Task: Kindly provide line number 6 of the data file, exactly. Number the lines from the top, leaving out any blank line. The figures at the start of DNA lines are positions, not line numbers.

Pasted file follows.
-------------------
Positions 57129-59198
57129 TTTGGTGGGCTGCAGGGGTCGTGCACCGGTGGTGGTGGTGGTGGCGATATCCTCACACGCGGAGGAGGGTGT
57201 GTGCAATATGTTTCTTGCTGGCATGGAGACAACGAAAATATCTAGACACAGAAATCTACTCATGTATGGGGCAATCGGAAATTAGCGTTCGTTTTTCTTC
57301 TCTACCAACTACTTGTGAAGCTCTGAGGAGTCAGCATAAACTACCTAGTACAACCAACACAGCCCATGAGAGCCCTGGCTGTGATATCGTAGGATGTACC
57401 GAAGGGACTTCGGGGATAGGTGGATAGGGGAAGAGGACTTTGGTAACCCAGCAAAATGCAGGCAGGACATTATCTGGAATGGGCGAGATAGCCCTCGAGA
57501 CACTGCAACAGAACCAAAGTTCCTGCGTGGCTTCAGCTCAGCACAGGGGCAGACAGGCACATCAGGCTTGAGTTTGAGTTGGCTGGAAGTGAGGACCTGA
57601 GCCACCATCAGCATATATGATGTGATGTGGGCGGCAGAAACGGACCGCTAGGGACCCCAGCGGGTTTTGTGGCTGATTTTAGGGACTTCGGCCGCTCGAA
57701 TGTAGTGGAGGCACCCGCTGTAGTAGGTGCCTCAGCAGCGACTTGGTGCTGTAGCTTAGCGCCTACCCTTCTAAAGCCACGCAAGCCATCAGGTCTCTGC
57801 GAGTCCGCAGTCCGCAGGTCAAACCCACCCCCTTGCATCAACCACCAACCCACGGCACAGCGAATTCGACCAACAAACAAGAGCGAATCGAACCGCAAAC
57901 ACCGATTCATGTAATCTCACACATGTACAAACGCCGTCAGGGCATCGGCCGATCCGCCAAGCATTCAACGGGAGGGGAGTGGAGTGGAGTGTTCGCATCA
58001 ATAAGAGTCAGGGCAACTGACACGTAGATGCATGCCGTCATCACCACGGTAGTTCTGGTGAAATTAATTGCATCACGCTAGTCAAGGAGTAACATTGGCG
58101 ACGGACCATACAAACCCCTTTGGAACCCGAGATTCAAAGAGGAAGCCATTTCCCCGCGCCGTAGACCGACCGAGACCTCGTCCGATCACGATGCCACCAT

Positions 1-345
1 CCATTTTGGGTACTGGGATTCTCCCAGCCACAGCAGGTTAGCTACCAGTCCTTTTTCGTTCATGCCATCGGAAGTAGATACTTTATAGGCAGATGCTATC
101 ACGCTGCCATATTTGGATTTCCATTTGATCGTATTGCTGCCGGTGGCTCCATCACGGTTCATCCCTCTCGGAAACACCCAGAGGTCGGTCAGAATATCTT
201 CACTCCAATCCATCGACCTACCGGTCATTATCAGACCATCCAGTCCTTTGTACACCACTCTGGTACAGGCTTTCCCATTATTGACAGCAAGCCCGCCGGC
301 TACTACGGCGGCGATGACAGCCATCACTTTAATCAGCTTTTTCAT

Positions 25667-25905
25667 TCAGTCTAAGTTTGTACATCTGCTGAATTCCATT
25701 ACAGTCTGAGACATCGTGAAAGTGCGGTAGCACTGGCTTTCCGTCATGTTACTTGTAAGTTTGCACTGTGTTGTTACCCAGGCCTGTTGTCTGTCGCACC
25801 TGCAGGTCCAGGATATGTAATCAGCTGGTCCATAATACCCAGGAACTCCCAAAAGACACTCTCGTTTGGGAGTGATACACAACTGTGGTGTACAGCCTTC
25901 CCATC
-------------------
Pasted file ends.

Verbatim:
57501 CACTGCAACAGAACCAAAGTTCCTGCGTGGCTTCAGCTCAGCACAGGGGCAGACAGGCACATCAGGCTTGAGTTTGAGTTGGCTGGAAGTGAGGACCTGA